As his behavior has shown, Mayor Bloomberg doesn’t like the press much, but when he finds friends among them he treats them right. The Irish Voice (no relation) has endorsed him enthusiastically, and the Bloomberg has
granted the paper an extraordinarily long interview in which the Mayor seems relaxed and downright chatty. Among the best bits:
• The Mayor is convinced his people love him. He recalls being booed at the Puerto Rican Day Parade his first year, but that was because “somebody hired some people to boo.” Today, he says, New York treats him like Bedford Falls treated George Bailey: “When I walk down the street or take the subway, this morning I just noticed a lot of people smiled, ‘Good morning Mayor, good morning.'”
• While people fixate on murders, says Bloomberg, they forget that New York has increased average life expectancy by 15 months since he’s been mayor. “The papers will write about somebody getting killed, one person, that’ll be the headline story,” he says.”But if you think about it, 15 months is 1 1/3 years times 8.4 people — that’s an enormous number of man years that you have.”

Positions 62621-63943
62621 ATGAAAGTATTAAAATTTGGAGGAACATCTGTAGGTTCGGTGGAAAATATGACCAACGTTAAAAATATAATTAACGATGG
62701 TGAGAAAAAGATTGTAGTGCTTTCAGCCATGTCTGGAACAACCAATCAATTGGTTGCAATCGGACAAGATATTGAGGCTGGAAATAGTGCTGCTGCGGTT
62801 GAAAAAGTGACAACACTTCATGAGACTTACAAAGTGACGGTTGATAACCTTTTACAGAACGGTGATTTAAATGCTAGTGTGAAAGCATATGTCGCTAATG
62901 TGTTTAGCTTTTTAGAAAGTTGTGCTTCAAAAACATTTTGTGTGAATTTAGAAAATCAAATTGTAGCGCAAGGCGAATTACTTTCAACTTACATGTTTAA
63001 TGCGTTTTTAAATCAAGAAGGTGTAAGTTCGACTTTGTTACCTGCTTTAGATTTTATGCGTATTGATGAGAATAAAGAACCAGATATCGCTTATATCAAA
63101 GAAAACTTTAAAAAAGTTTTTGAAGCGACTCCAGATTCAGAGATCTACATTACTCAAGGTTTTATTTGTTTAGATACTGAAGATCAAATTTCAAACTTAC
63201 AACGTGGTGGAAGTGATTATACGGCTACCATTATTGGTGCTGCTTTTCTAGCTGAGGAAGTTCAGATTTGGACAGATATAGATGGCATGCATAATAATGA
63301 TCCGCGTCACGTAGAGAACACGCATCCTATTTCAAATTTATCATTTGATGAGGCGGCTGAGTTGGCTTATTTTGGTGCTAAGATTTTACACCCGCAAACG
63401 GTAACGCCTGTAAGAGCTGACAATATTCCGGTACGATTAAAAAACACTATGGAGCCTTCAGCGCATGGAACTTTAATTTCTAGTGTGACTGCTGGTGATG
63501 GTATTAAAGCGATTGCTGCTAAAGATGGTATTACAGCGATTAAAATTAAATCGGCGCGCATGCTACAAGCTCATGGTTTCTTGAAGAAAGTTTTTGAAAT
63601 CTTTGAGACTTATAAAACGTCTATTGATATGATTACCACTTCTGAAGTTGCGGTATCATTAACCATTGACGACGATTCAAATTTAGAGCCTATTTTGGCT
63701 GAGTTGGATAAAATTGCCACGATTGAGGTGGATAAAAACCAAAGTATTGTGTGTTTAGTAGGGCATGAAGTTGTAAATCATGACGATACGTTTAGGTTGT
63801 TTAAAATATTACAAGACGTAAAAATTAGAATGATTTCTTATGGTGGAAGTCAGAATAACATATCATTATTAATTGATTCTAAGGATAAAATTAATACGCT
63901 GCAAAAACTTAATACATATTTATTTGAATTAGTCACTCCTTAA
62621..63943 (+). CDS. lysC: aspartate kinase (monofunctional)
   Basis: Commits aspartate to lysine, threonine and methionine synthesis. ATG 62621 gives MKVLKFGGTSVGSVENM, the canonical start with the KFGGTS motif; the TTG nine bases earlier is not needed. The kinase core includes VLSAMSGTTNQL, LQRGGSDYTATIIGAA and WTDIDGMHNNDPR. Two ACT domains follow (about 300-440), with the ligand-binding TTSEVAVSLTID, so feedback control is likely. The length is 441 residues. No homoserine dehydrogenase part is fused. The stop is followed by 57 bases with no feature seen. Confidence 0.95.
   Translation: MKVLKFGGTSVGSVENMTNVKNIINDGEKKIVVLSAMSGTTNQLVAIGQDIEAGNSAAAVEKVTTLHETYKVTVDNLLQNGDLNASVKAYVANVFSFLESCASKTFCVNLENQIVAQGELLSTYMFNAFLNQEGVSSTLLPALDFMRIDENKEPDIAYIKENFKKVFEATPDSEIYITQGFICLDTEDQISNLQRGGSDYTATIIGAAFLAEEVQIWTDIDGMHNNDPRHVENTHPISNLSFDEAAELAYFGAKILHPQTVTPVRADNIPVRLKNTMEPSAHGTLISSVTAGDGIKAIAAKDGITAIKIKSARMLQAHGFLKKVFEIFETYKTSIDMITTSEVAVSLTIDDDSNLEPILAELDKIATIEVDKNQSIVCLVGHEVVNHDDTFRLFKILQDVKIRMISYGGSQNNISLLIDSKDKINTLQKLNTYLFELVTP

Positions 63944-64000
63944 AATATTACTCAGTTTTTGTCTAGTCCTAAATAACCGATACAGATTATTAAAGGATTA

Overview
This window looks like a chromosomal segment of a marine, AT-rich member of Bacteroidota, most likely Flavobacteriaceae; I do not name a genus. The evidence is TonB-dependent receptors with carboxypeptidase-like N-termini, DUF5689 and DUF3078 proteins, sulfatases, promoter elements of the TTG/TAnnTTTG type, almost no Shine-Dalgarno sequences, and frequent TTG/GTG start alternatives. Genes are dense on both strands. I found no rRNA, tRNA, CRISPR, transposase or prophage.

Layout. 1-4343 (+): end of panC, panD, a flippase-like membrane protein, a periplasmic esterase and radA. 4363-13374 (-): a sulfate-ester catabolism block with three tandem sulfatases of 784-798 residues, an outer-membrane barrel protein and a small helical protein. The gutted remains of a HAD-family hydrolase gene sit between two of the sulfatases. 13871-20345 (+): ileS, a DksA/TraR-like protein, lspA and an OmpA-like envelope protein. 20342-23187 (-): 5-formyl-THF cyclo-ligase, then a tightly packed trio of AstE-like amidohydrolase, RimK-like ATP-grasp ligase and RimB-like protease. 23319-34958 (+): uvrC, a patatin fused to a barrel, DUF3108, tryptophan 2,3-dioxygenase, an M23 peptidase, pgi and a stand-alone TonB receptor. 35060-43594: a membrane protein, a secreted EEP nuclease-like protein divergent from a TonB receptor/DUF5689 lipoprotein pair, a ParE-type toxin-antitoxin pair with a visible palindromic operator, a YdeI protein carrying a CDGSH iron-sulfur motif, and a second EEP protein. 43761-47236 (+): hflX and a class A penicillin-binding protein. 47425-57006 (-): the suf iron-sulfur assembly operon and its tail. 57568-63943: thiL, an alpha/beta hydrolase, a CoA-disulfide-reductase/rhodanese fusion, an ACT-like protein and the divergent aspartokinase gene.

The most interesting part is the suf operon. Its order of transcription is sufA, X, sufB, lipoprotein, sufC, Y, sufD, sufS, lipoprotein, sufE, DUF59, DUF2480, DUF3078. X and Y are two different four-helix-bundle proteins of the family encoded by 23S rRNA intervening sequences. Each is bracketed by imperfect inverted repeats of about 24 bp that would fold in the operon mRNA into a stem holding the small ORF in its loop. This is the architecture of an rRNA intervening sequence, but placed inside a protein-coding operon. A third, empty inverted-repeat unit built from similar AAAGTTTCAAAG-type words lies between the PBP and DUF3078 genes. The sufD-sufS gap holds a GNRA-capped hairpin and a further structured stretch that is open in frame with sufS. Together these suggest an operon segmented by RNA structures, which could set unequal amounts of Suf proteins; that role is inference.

• He defends New York’s lax immigration policy (something we’re sure Irish Voice readers will be pleased to hear) on the grounds that undocumented workers “have very low (rates of) crime. Why? Because they don’t want to go near the government.” Also, because they do the jobs Americans won’t, and it’s unthinkable to pay Americans more so they’ll do them.: “Golf courses can’t survive if they have high-cost grass cutters.”
• Bloomberg naturally professes a great feeling for the Irish people — “They’re like Orthodox Jews, they have so many kids!” — and Ireland. Asked for his favorite memory of that country, he recalls “a six and a half hour dinner at Bono’s with Penelope Cruz sitting across the table from me… Bono’s a great guy.” Bloomberg also urges the resolution of Northern Irish conflicts because “Belfast is not going to be a business center if there’s no peace.”
• Despite the laudable diversity of the NYPD’s latest graduating class of cadets — “they were born in 58 different countries” — Bloomberg reveals that not a single one of them was Irish. B’jaysus!